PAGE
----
It’s a sad fact but almost no one wants to pay you for what you know.

Or your experience.Or your years in any field. I know this to be true because I’m an incredibly capable and fast writer. I want to say “sick fast” but all I know is that for most of my life in marketing, my partners and team members were blown away by how fast I was able to turn stuff around. And most of the time I did a very good job. That said, when clients/agencies ask me how long anything will take, because they want to budget accordingly, I’m left with a quandary.

Option A: Charge a lot for my time, because it’s going to be fast (client’s don’t like this option.)


Option B: Don’t charge a lot for my time, but fudge the hours that went into something (oddly enough, clients prefer that option.)

So where does that leave us?  I’ve been working for over a decade at my craft. I’m smart, fast and when agencies and clients hire me, they are actually paying for all my years of experience, insights, creativity, passion and of course time-evolved skill.

But that’s not what THEY think they’re hiring me for.

They don’t care about what I am bringing to the table. They really only care about how you or I  can help them solve their problems. In other words, it’s time to get customer focused.

Once you’ve understood your client/customer and the challenges they face, you can tailor solutions to their problems.

What’s the best way to find out about these challenges? I go direct. Just ask.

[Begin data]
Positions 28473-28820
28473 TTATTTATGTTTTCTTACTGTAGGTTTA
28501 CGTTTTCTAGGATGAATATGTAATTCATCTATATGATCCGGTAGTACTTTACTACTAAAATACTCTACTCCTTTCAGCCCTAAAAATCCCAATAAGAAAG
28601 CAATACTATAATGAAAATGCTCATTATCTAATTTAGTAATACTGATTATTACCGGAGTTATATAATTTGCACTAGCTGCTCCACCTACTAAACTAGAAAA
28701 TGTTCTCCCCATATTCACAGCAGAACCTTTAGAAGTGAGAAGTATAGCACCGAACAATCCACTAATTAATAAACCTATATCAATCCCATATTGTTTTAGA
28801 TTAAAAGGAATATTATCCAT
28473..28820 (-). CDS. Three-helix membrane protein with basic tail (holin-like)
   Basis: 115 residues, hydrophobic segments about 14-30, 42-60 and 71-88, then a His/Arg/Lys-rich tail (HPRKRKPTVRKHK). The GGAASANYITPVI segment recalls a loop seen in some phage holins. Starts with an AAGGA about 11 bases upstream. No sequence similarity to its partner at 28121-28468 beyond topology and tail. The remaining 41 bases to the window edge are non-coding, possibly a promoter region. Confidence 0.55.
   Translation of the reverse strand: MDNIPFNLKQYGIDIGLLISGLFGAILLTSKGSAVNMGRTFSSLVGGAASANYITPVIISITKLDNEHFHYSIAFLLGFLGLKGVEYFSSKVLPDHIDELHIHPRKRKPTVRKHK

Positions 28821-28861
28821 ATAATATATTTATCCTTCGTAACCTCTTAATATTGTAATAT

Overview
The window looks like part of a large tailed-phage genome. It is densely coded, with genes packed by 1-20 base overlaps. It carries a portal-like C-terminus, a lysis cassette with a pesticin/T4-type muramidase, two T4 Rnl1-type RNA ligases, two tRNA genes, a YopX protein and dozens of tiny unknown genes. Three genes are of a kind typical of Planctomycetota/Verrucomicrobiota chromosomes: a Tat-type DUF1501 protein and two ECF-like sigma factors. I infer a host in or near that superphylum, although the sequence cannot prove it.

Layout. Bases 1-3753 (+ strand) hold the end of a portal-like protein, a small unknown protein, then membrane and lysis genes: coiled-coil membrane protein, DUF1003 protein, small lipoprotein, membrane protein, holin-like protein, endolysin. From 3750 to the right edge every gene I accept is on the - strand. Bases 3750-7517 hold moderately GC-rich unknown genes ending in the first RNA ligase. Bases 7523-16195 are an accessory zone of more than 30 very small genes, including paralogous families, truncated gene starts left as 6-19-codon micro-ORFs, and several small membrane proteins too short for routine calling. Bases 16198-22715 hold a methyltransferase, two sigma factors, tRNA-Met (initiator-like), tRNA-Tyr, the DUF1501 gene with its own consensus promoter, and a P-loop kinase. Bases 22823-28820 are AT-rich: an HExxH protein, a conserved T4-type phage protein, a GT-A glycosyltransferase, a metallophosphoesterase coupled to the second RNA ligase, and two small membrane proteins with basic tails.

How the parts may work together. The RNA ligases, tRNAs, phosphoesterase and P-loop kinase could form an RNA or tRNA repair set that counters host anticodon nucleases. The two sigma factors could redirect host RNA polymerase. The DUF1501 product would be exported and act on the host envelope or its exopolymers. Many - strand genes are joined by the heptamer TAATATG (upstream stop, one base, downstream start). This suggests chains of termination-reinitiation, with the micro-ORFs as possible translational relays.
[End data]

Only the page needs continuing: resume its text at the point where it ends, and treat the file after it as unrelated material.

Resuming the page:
• What are you biggest challenges?

  • What is stopping you from growing your business?

  • What kind of specific problems are they dealing with.

  • What are their pain points? Their frustrations?

Review their answers and really ask yourself: What are they dealing with that you could possibly help them with? Doesn’t matter if you’re a graphic designer, a florist working to grow clients or a project manager interviewing at a large agency.  Understanding what the hiring side needs is critical so you can match your knowledge to their problems.

JenNash Sharable: "Become a true ally, and your clients or employers will always believe you’re worth paying."

How will your advise help address their problems? Whenever possible, use case studies and real data to make your point.  

If the florist need more customers, show them how to get more PR so they can get some press mentions and build a buzz. If you’re a project manager and you’re trying to get a job, find out what past obstacles the agency has faced and walk them through your experience to highlight how you can expertly overcome those hurdles.

So let’s take a step back.

Step 1:

Ask employers, clients or potential clients to really talk about their problems. And when they are done talking? Push them to keep talking. When you ask them “what else is an issue” you might be surprised by what you hear.  

Step 2:

Figure out how your work experience can help them solve their issues.

They’ve got questions you’ve got answers… so focus on answering those questions, or meeting their needs. That way? They will feel more heard than anything. Share data with them. Real hard numbers whenever possible.  Your case studies are their gold.

Step 3:

Brainstorm on the fly with them. Throw out ideas and solutions to show them just how invaluable your knowledge is for their bottom line. They will begin to understand that having you on THEIR team is a necessity, not a luxury. Suddenly they will see exactly how your ability to solve their problems is worth paying for. Look at that!

JenNash Sharable:  "Become a true ally, and your clients will always believe you’re worth paying."

Hope this was helpful!

Got a story you can share about how you lined up your experience with a client’s problem and scored a new project or client? I’d love to hear from you in the comments section below.